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Trump forced to cancel Chicago rally amid chaos


Chicago : Donald Trump cancelled his campaign rally here citing security concerns after hundreds of people gathered at the arena to protest against his ‘politics of hatred’ and scuffled with his supporters in the largest-ever demonstration against the Republican presidential frontrunner.

The controversial real estate tycoon initially delayed his rally at the University of Illinois at Chicago Pavilion last night but his campaign later announced that it was being postponed “for the safety of all of the tens of thousands of people that have gathered in and around the arena”.

This is one of the rarest of the rare occasions that a political rally has been cancelled due to protests, which Trump’s rivals Ted Cruz and Marco Rubio described as a “sad day” as they blamed the tycoon’s political discourse for creating an atmosphere of hatred and animosity.

Thousands of people had gathered at Trump’s rally. Eyewitnesses said hundreds of Trump’s protesters had entered the auditorium and said that they would oppose his rally.

Inside the auditorium, fighting broke out between supporters and protesters, who waved flags and chanted hours before Trump was due.

Chicago Police said no arrests were made. Heated argument and some violent exchanges were seen on television camera as almost all the news channels were showing the event live.

Ever since Trump started his campaign, his rallies have been attracting protests – mostly by a handful of people – who were being taken out of the venue.

News channels said there were hundreds of protesters in not a few thousands of them who had gathered in large numbers against what they allege as the politics of hatred.

This was the largest-ever protest against the 69-year-old who has made headlines over his controversial statements.

Trump said protesters were between 2,000 to 3,000 and against some 25,000 of his supporters inside and outside the venue.

“Even though freedom of speeches is violated, I made the decision in conjunction with law enforcement not to do the rally. There were minor skirmishes, but no clash,” Trump told CNN.”I didn’t want to see anybody get hurt.”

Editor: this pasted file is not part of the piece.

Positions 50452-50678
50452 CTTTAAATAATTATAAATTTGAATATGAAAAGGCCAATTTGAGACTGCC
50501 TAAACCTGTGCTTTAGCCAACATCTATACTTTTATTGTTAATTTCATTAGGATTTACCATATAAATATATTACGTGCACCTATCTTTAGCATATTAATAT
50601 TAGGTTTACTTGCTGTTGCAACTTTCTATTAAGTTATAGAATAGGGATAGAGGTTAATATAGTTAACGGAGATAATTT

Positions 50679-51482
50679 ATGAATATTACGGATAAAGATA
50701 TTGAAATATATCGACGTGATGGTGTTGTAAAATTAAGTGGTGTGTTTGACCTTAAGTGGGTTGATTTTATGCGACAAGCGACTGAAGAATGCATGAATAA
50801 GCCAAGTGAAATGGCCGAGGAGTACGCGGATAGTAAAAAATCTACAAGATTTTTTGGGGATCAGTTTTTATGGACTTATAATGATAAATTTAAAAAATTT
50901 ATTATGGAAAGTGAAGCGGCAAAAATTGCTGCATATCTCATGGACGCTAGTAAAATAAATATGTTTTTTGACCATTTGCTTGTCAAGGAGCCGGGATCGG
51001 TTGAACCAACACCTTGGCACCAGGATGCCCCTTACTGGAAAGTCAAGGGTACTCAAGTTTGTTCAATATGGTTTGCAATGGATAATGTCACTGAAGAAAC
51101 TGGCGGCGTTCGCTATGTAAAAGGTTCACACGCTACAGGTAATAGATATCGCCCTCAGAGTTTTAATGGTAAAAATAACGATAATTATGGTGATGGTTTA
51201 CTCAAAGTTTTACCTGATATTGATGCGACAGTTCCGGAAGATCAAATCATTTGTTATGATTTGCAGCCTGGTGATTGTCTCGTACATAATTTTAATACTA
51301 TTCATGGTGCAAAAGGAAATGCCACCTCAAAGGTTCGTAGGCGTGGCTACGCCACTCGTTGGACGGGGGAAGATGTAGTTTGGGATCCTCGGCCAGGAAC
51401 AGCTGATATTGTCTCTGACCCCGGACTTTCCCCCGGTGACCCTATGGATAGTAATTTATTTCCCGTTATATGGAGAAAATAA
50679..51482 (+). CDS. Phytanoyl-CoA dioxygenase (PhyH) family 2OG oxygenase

The billionaire businessman insisted that he could have held the rally. “I think we made the right move,” he said. “I do not like seeing violence at all.”

“Overall, we have been very mild with protesters. Until today we never had much of a problem,” Trump said and denied that this has anything to do with the tone of his speeches.

“I hope that my tone is not causing that problem,” he said in response to a question.

Protesters chanted “We stopped Trump” as they cheered cancellation of the rally.

Cruz told reporters in Chicago later in the night: “When the candidate urges supporters to engage in physical violence, to punch people in the face, the predictable consequence of that is that is escalates. Today is unlikely to be the last such incidence.”

Asserting that his supporters are peaceful, Trump said he has “no regret” over what he has said during his campaign rallies.

“It is a divided country. We have a very divided country. It is terrible,” Trump said, adding that the protest was mainly due to the economic problem in the country.

African-Americans have a 59 per cent unemployment rate. A day earlier, participating in the last Republican primary presidential debate had alleged that some of the protesters were bad people.

“We have some protesters who are bad dudes, they have done bad things. They are swinging, they are really dangerous and they get in there and they start hitting people,” he said on Thursday.

Cruz called the Chicago episode as a “sad day. Political discourse should occur in this country without the threat of violence, without anger and rage and hatred directed at each other.”

Responding to a question, he blamed the protesters for the incident in Chicago but quickly added that in any campaign, responsibility starts at the top.

Rubio termed the incident as “very disturbing” and added that the anti-Trump protest was organised and orchestrated efforts on part of those who wanted to disrupt the event.

Chicago is a hub for this kind of activity, he said. He alleged that Trump “bears some responsibility” for the general tone and some of the other things that have happened at his events including people being punched at face.

“We are entering very disturbing moment in our political discourse in the country that is reaching a boiling point, which I believe has a very significant repercussion not only for this election but also for the future of the country,” Rubio told Fox News.

At the same time, Rubio alleged some of the protesters were paid to do this.

“It is sad. Clearly there is some level of racial and ethnic divide on how this is playing on television. It reflects very poorly on our country. I am very sad for our country,” he said.

“I wouldn’t say Mr. Trump is responsible for the events of tonight, but he most certainly in other events has in the past used some pretty rough language and encouraging the crowd, saying things like, “in the good old days we used to beat these people up, or I’ll pay your legal bill if you rough them up”.

“So I think he bears some responsibility for the general tone for the things happening,” he said.

Governor John Kasich, another Republican presidential candidate, blamed Trump for the atmosphere.

“Tonight, the seeds of division that Donald Trump has been sowing this whole campaign finally bore fruit, and it was ugly. Some let their opposition to his views slip beyond protest into violence, but we can never let that happen. I urge people to resist that temptation and rise to a higher level,” he said.

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